It may come as a surprise, but there are Jews in the U.S. military. Alison Buckholtz’s Navy pilot husband, Scott, is one of them. Buckholtz and her young children moved across the country to a town with no synagogue, few Jews, and soon no Scott – who would leave for a 7-month deployment. Her new memoir, “Standing By: The Making of an American Military Family in a Time of War,” is an inside look at military culture for a civilian population. Buckholtz addresses the civil-military gap – the widening rift between military and nonmilitary in this country – which emerged after the draft was abolished and suddenly fewer families sent one of their own to war. She opens the curtain on her own family in hopes of disassembling stereotypes, and reveals her struggle to keep her kids’ lives seemingly normal while dad is away at war.
She spoke with the Forward’s Allison Gaudet Yarrow.
Allison Gaudet Yarrow: How did you come to write Standing By?
Alison Buckholtz: My mom pushed me in my stroller during the anti-war rallies. I had a lot of stereotypes about the military. When I met my husband they were shattered. As an outsider turned insider, I could translate what I saw as two Americas.
Do you find yourself having to defend the military?
I avoid being an apologist. I try to keep politics out of it. The frequent, repeated and unpredictable deployments define the current generation of military spouses and families. It’s important that everyone in America know what military families are going through.
Why did you want to get involved with the group, Navy Wives?
My husband wasn’t sure how I would adjust to being a military spouse. When he was selected to be squadron commander, we talked about the role of a squadron commander’s wife – this leadership role among the spouses. I chose to take it on because our 3-year tour was going to be challenging. It was a way to work in partnership. I gave up my job – I had been working for 10 years full time before I entered this world. I’m not getting the kind of stimulation you get from work, but it’s enriching.
Were you surprised to learn there were Jews in the military?
I was very surprised that there was an active community of Jews, that there were rabbis who traveled the world helping Jewish service members celebrate the holidays, and that there were organizations to support Jewish service members. When my husband and I moved, I called the Chaplain’s office on base and asked where I could go. When they referred me to a messianic synagogue nearby I was horrified because I knew enough to know that this was a messianic organization that I didn’t want anything to do with.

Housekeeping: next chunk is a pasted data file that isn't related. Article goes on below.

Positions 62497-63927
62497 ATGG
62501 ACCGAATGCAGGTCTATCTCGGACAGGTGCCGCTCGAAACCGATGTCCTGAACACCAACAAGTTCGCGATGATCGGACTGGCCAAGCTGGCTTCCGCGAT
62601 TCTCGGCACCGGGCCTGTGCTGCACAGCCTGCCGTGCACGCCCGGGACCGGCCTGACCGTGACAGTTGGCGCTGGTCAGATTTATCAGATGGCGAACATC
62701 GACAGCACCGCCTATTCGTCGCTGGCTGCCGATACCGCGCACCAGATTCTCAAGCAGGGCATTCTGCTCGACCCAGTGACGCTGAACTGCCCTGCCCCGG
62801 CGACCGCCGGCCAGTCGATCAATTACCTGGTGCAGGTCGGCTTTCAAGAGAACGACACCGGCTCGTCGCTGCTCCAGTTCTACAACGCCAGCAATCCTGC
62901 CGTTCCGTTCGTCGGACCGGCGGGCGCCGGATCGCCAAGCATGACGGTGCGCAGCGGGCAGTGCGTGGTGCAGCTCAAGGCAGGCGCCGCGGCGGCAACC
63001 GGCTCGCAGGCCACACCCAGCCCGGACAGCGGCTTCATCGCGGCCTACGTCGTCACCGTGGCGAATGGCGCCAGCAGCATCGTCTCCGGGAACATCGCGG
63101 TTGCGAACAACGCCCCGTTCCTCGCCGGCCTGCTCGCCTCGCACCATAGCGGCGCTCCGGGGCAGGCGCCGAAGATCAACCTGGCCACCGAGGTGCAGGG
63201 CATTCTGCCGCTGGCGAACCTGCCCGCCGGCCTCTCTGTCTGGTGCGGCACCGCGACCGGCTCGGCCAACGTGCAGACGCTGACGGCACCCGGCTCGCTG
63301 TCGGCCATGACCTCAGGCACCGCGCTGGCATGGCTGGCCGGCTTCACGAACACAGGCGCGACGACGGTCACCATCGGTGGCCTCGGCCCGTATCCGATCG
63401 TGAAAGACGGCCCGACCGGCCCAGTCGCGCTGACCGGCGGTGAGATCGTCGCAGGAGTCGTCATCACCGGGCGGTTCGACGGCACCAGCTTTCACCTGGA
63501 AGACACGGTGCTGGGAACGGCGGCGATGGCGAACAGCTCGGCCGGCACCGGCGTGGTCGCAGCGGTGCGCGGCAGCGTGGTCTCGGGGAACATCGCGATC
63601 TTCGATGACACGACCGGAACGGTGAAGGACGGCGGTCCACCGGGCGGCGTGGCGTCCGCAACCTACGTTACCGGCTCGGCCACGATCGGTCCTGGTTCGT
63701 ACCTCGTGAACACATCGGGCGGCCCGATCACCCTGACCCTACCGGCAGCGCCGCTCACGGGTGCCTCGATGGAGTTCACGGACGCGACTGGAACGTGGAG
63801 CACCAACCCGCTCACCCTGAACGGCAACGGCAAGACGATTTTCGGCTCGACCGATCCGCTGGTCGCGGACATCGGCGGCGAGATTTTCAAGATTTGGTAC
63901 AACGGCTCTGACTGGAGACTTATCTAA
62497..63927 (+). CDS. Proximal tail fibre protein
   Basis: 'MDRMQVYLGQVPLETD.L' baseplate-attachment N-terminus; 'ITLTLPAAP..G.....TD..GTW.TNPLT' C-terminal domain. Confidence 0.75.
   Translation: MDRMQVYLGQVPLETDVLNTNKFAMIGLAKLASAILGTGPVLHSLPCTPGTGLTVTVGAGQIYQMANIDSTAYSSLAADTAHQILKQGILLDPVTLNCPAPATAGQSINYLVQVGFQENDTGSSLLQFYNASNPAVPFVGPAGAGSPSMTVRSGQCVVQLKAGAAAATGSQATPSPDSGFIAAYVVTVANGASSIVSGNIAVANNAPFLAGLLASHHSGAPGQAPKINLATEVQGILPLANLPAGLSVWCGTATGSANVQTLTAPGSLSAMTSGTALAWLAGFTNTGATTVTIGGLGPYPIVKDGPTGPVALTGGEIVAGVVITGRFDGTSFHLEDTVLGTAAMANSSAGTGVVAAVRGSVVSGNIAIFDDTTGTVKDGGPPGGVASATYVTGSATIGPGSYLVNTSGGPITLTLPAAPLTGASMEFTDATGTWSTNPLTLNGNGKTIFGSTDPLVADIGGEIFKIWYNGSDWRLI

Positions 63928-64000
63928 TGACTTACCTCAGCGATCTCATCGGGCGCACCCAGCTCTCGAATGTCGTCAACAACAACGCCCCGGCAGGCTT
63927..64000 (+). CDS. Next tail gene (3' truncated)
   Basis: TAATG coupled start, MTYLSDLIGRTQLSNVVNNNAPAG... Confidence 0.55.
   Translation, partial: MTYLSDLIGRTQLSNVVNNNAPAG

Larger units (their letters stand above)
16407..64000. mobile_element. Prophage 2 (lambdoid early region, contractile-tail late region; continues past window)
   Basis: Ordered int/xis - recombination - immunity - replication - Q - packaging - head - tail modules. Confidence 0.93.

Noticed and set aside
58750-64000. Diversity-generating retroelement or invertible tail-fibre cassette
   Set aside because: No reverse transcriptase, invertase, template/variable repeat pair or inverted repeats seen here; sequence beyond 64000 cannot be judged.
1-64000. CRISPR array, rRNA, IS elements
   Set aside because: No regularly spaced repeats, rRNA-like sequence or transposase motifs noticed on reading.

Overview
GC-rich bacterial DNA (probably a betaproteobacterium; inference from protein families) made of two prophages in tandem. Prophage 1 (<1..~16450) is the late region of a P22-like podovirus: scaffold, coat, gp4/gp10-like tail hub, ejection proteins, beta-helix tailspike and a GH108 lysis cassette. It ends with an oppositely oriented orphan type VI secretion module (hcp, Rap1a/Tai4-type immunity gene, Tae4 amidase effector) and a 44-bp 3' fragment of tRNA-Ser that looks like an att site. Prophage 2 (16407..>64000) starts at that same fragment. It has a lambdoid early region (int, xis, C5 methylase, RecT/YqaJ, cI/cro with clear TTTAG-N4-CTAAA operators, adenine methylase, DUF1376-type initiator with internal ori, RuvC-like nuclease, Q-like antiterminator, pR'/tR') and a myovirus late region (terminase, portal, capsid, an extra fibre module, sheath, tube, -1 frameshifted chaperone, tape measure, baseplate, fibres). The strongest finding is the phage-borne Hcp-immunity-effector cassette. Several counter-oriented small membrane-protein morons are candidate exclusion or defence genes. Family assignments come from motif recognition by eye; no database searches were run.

But they didn’t know enough.
I was fearful for the other Jewish service members who called in. That’s why we immediately volunteered to be the Jewish lay leaders for the base.
What were your responsibilities?
The Jewish lay leader is certified by the JWB [Jewish Welfare Board] and the Chaplain’s office on base. You’re the main point of contact for Jewish resources. There are 10-15 families. We gather together around the holidays. It wasn’t necessarily what I’d envisioned, but it’s worked out beautifully for the community and we treasure what we have.
How did you create Jewish life for your young family in Anacortes, Washington, a place without any?
We depended on Jewish CDs and DVDs. We couldn’t go to services so we started watching services to give our kids a sense of what a synagogue is and what you do in a Jewish service. We did Shabbat dinner every Friday night at home and each week we added a new tradition.
You talk about the civil-military gap. How does it affect Jews?
Jews are a microcosm of American society. Jewish participation in the military reflects that – just as a certain demographic of Americans don’t serve in the military, that same demographic of Jews don’t serve either.
We have all heard about discrimination in the military. Is antisemitism prevalent?
We’ve been really lucky. We haven’t seen any. I read about some things in the Air Force and other services – troops feeling like they were being evangelized to. I was sensitive to that coming in. It’s been refreshing and encouraging that what we have seen has been well-meaning curiosity.
You write that some families prefer when the service member is away, because his/her presence can be disruptive to family life. Have you experienced this?
You’re counseled to let nature take its course – not to rush becoming a family again. We were lucky because after my husband’s last deployment the four of us did become a family very easily again. We went on a day trip together and there was a paraglider soaring and my husband was holding each of the kids’ hands and they were watching. It was mesmerizing, but instead of watching the paraglider I was watching my husband and kids watch him and point and talk to each other. It was the normalcy of that scene that moved me because nothing about our lives had been normal for a long time. Here we were like any other family. No one knew what we had been through and it didn’t matter because it was over.